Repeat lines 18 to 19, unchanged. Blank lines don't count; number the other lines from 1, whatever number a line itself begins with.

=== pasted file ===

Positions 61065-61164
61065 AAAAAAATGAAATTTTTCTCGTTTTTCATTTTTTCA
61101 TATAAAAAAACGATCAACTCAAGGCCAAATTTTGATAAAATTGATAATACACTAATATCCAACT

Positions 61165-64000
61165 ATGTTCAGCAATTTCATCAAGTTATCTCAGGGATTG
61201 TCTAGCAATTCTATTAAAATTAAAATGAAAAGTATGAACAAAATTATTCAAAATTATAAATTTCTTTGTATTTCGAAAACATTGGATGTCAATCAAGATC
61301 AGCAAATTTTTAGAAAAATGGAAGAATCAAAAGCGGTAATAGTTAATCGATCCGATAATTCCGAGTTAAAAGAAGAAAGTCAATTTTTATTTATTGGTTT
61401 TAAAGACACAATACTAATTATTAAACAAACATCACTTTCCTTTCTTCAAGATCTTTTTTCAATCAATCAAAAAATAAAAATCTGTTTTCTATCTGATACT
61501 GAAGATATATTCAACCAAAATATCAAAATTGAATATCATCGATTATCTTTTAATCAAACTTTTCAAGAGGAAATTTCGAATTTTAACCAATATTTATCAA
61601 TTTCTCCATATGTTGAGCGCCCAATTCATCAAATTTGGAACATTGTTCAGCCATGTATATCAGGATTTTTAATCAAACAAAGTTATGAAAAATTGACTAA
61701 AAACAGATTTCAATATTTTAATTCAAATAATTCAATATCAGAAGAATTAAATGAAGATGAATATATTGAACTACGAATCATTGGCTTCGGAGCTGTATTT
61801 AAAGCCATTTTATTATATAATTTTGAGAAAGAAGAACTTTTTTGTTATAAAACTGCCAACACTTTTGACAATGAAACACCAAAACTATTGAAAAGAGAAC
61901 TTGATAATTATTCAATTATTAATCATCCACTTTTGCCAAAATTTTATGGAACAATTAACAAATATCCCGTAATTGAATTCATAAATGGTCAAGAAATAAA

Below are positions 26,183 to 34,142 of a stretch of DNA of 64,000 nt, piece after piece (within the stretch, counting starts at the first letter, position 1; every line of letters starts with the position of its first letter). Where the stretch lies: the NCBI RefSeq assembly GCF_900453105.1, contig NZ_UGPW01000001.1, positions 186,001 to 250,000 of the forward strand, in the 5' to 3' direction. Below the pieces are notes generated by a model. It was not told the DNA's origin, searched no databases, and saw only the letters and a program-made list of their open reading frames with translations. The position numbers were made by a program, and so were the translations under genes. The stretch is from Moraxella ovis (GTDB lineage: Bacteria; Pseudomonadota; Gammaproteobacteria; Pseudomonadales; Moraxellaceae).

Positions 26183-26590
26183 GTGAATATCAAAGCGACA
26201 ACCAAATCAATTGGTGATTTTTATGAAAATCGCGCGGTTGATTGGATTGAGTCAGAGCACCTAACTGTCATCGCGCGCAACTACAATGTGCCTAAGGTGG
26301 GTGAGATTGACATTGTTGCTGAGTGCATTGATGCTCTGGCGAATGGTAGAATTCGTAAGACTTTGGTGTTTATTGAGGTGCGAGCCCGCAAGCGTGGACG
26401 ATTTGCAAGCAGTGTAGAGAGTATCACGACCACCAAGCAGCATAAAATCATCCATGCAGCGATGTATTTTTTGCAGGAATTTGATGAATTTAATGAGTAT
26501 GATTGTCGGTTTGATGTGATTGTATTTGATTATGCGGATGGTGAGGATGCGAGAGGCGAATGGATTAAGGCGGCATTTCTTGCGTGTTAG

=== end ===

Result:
26301 GTGAGATTGACATTGTTGCTGAGTGCATTGATGCTCTGGCGAATGGTAGAATTCGTAAGACTTTGGTGTTTATTGAGGTGCGAGCCCGCAAGCGTGGACG
26401 ATTTGCAAGCAGTGTAGAGAGTATCACGACCACCAAGCAGCATAAAATCATCCATGCAGCGATGTATTTTTTGCAGGAATTTGATGAATTTAATGAGTAT